Wednesday, July 25, 2012

Euro’s Medicine May Be Making Greece’s Symptoms Worse

New York Times
July 24, 2012

Only a month after Greece installed a new government, the country is facing renewed peril. Its official lenders are signaling a growing reluctance to keep paying the bills of the nearly bankrupt nation, even as the government is seeking more leniency on the terms of its multibillion-euro bailout.

Adding to the woes, there is little agreement within either side. The Greek government is itself a motley coalition of conservatives and Socialists, and the leaders of the European Commission, the International Monetary Fund and the European Central Bank, known as the troika, are increasingly divided among themselves. That is creating even more uncertainty as Greece and the rest of Europe head for yet another showdown, renewing doubts about how long Athens can remain within the euro zone.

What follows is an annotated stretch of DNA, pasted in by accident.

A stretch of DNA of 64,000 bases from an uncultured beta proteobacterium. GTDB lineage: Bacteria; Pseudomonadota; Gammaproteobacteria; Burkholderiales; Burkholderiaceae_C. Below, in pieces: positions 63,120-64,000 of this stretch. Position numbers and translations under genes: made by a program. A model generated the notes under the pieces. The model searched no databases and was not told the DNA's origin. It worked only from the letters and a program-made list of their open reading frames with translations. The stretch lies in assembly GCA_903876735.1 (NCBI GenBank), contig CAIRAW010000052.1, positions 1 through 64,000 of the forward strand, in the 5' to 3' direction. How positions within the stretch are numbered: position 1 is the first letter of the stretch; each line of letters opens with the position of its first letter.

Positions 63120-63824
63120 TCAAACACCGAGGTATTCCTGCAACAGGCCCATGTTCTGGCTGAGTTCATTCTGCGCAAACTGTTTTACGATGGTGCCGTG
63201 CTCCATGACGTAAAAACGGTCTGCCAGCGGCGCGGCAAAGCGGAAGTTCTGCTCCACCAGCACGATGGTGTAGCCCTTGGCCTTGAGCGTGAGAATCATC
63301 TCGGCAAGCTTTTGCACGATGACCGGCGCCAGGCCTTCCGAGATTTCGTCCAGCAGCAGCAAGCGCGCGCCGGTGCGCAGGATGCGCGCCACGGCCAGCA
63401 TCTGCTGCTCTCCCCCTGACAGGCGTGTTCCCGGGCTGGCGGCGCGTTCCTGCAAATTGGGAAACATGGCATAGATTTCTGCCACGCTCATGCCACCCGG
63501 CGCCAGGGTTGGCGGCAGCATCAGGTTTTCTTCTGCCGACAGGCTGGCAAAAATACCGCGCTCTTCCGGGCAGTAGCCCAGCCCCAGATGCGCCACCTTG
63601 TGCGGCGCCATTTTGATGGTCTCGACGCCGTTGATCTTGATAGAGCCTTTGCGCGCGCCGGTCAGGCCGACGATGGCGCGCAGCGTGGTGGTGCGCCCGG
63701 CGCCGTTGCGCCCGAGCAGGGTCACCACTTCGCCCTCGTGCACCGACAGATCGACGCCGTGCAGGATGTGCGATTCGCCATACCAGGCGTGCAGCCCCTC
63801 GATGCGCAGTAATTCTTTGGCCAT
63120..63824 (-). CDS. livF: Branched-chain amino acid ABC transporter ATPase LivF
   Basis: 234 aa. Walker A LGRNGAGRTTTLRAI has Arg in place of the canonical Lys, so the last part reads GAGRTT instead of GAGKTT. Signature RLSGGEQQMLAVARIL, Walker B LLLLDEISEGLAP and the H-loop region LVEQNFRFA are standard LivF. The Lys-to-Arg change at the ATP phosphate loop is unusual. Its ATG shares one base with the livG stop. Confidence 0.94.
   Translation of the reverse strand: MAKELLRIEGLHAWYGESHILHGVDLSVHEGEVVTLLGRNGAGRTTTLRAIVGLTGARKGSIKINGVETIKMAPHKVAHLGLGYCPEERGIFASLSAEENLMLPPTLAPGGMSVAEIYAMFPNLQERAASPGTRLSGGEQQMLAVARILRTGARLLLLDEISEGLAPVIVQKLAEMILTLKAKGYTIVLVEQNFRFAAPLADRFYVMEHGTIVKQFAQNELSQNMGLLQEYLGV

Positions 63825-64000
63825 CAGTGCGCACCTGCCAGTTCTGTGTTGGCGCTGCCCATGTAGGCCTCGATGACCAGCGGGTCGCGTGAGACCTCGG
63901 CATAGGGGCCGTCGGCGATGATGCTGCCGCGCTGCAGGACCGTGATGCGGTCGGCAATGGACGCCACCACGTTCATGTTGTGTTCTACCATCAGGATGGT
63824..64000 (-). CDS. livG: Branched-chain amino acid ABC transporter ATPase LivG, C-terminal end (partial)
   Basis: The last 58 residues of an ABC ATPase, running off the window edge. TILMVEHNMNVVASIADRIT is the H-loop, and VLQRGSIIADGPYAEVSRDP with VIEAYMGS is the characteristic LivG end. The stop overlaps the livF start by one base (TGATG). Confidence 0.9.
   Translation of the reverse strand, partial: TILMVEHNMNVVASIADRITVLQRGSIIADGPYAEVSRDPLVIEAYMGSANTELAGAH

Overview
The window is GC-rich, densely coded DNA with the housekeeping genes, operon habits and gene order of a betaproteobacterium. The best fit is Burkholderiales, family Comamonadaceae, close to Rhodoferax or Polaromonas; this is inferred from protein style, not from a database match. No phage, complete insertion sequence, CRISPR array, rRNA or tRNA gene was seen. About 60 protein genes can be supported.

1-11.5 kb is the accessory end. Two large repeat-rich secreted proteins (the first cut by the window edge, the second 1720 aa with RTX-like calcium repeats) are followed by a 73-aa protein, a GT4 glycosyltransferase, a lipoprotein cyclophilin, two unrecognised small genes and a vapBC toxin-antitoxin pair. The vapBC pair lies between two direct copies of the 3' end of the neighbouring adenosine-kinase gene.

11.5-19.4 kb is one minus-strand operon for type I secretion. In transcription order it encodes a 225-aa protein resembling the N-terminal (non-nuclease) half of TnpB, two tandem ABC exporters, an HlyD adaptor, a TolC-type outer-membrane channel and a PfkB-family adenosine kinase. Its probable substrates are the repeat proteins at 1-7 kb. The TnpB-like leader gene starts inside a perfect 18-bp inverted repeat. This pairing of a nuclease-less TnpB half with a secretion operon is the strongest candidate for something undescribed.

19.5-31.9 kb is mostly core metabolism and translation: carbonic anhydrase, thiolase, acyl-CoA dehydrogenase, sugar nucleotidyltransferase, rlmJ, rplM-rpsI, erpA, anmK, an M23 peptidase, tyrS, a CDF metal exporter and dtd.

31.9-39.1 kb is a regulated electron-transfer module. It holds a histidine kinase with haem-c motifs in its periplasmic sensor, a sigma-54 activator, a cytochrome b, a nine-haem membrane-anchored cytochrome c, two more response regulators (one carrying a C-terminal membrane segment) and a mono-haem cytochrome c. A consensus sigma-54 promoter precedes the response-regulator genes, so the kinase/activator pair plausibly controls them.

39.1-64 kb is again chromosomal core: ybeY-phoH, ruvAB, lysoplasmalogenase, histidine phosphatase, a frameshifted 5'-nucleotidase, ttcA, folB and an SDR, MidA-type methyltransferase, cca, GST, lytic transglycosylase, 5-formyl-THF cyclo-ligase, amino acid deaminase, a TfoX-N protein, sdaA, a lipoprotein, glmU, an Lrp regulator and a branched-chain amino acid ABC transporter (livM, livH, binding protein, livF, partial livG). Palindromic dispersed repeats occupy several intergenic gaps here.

Even as fears mount in Europe about the rapidly worsening situation in Spain, Greece’s problems are far from solved. The president of the European Commission, José Manuel Barroso, is expected to make his first visit to Athens since 2009 on Thursday to meet with Prime Minister Antonis Samaras as the troika begins yet another assessment of how well the country has complied with a spate of harsh austerity measures imposed as the price for loans. Greece’s lenders say they will not finance the country any further unless it meets its goals. But many experts say that the targets were never within reach and that pushing three increasingly weak Greek governments to comply has only profoundly damaged the economy.

“We knew at the fund from the very beginning that this program was impossible to be implemented because we didn’t have any — any — successful example,” said Panagiotis Roumeliotis, a vice chairman at Piraeus Bank and a former finance minister who until January was Greece’s representative to the International Monetary Fund. Because Greece is in the euro zone, he noted, the nation cannot devalue its currency to help improve its competitiveness as other countries subject to I.M.F. interventions almost always are encouraged to do.


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